The Nuggets made a slight misstep in February when they traded the expiring contracts of Nikoloz Tskitishvili and Rodney White for Najera. Not only did his contract prevent them from getting far enough under the cap to make a run at a top free agent, it also could hurt them down the road as they continue to make forays into the free-agent market. Najera's a nice hustle player, but he's not really worth the three years, $13 million he has left on his contract. I'm not sure the Nuggets will waive him, but they probably should.


    Detroit Pistons $54M None
    President Joe Dumars has done a great job of keeping a winner on the floor without overpaying for players. The only contract on the books that could be considered bad is Rasheed Wallace's. Wallace is due $50 million over the next four years, and with Larry Brown's leaving the Pistons, it's unclear whether Wallace will continue to stay under control. Still, it's highly unlikely that the Pistons would waive Wallace, and given their cap position the next few seasons, they probably don't have to.


    Golden State Warriors $56M Adonal Foyle or
    Derek Fisher
    The Warriors look as though they're on the cusp of being a playoff team, but a couple of rookie mistakes by GM Chris Mullin might come back to haunt them. Mullin gave huge deals to Foyle and Fisher last summer. Foyle has four years, $35 million left on his contract. Fisher has five years, $32 million left on his. Although both players provide a veteran presence on a young roster, they can't produce at the rate they're getting paid. If the Warriors are going to avoid future luxury tax problems and retain some flexibility to use their mid-level exception down the road, they'll need to swallow their pride and let one of these players go this summer. Look for it to be Fisher. Although he was more productive than Foyle last season, his contract is longer and the Warriors need him less.


    Houston Rockets $59M Clarence Weatherspoon or Juwan Howard
    The Rockets have done a good job of ridding their team of bad long-term contracts. Only two, Weatherspoon's (1 year, $6.4 million) and Howard's (four years, $26.5 million), remain on the books. Given their current tax situation, the Rockets could just dump Weatherspoon and be done with it. As it stands the Rockets will be under the cap next season. But long term, they need to seriously consider Howard. With Yao Ming entering extension talks soon and the recent signing of Stromile Swift, they might want to get Howard's contract out of the way to facilitate a large payroll bump in the coming years.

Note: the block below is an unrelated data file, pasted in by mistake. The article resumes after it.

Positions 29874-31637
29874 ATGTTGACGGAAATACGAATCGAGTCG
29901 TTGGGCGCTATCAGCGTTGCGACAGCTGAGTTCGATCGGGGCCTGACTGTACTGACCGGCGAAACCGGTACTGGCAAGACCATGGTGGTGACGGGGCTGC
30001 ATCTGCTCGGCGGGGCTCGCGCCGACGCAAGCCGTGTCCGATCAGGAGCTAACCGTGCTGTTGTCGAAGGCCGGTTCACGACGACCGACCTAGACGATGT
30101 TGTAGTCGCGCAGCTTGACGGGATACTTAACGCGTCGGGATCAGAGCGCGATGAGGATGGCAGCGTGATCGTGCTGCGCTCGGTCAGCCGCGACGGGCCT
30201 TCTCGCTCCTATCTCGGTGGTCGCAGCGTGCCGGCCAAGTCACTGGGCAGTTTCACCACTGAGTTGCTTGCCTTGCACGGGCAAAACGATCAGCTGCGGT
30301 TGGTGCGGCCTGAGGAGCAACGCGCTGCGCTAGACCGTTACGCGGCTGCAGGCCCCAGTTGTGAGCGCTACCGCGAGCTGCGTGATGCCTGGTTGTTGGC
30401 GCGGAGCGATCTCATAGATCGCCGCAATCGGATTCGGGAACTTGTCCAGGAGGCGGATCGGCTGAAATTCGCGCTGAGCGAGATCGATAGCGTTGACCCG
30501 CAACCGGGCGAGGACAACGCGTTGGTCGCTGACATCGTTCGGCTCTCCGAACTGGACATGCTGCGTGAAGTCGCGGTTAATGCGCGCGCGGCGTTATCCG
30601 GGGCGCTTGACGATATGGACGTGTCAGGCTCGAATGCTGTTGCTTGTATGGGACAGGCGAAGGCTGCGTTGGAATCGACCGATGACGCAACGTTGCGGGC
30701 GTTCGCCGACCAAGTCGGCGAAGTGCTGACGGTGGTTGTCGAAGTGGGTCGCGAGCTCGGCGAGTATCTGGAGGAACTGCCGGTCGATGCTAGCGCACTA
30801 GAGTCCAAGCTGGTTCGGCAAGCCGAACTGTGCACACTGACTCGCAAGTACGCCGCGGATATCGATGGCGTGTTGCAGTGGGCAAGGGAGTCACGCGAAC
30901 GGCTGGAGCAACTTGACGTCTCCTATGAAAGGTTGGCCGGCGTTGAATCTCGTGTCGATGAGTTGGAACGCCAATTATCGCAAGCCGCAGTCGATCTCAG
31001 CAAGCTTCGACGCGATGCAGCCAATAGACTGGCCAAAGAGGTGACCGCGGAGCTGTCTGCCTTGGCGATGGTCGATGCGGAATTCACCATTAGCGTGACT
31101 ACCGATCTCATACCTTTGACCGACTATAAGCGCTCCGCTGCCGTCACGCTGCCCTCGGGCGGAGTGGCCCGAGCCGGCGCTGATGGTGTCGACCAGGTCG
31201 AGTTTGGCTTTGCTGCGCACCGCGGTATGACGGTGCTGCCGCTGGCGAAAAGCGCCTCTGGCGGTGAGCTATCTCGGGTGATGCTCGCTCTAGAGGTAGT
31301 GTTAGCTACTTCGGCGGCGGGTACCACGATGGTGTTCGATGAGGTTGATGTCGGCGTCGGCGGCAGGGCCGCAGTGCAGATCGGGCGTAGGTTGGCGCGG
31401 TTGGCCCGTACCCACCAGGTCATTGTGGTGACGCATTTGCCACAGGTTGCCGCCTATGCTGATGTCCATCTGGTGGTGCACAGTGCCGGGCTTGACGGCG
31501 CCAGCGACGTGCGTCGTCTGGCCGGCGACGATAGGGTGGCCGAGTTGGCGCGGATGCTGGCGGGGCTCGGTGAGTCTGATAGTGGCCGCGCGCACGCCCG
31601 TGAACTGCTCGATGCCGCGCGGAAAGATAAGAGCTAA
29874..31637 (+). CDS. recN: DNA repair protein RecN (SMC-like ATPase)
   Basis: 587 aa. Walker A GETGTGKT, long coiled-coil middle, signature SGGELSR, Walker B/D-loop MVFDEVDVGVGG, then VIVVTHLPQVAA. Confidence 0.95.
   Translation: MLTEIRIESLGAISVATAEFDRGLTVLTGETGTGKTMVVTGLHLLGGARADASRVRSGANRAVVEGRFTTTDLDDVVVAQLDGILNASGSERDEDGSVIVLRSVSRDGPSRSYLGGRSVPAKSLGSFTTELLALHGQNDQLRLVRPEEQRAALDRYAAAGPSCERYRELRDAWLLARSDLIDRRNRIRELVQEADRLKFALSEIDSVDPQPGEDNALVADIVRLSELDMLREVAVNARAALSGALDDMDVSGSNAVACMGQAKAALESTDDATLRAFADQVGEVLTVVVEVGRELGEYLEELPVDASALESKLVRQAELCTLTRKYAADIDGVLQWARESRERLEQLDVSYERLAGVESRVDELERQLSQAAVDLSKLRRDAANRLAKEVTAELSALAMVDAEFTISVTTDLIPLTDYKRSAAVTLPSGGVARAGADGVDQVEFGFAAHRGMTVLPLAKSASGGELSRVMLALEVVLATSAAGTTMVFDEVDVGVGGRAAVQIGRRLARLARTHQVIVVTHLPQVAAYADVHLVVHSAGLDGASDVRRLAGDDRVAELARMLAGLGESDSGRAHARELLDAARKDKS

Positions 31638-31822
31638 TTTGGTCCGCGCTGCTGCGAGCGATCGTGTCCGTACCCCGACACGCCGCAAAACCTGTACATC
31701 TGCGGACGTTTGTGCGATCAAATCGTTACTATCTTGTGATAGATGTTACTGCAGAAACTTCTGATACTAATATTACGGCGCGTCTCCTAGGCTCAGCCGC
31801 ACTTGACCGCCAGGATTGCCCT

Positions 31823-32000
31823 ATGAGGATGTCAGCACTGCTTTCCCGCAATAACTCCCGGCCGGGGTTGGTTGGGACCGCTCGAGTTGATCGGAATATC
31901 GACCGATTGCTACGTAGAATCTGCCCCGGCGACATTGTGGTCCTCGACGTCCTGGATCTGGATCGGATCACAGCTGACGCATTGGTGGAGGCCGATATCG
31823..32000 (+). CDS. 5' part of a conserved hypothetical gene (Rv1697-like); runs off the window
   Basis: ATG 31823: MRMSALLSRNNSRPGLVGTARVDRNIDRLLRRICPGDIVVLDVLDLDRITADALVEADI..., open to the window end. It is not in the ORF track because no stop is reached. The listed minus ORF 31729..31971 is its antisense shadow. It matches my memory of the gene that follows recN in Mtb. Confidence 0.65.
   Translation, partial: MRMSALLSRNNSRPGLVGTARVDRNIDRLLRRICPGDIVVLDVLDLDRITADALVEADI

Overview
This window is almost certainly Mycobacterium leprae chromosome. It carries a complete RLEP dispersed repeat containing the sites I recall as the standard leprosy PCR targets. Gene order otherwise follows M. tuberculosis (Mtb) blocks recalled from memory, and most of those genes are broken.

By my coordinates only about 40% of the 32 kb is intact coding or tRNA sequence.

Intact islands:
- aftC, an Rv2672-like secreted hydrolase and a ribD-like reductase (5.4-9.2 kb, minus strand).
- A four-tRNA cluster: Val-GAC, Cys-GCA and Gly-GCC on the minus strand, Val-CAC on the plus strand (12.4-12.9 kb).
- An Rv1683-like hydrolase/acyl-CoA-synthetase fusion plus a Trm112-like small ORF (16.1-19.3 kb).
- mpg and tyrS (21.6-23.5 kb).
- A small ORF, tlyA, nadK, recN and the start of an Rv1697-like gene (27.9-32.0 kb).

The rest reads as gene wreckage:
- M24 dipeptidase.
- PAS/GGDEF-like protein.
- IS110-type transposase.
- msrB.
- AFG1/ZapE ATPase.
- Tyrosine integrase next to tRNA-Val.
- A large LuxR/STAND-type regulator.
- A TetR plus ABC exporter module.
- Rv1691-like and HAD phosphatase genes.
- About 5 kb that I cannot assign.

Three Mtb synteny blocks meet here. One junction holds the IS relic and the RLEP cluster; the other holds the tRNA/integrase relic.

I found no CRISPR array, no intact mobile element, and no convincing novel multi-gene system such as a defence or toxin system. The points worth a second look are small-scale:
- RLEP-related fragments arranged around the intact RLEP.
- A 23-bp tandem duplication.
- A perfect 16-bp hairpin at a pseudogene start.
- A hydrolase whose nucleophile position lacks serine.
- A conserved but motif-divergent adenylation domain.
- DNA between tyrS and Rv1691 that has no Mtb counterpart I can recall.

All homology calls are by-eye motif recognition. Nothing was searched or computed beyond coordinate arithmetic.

Indiana Pacers $78M Austin Croshere or
    Reggie Miller
    The Pacers are a small-market team with a large-market payroll. They certainly have an excuse to take advantage of the amnesty rule. Croshere is the most obvious candidate. He has two years, $15.2 million on his contract and hasn't lived up to expectations. However, team president Larry Bird loves Croshere and the Pacers have made it clear that they're going for a title this summer. Dumping a player, even a role player, doesn't necessarily fit with that goal. The team also could choose to dump Reggie Miller's contract -- since he's retiring anyway. But the savings would be much more modest with that move.


    Los Angeles Clippers $40M None
    Give Donald Sterling some credit for being a cheapskate. When you hardly ever sign free agents (including your own), and seldom trade for a big contract, you don't have too many bad deals on the books, and you don't pay the luxury tax.


    Los Angeles Lakers $69M Brian Grant
    The Lakers are another year away from getting big-time cap/tax relief, but you can expect owner Jerry Buss to start the party early. Grant didn't play a big role in L.A. last season and isn't worth the two years, $30 million left on his contract. Given that the Lakers are already in luxury tax land, and they've brought in Kwame Brown and rookie Andrew Bynum to patrol the paint, this one seems to be a slam dunk.


    Memphis Grizzlies $65M Brian Cardinal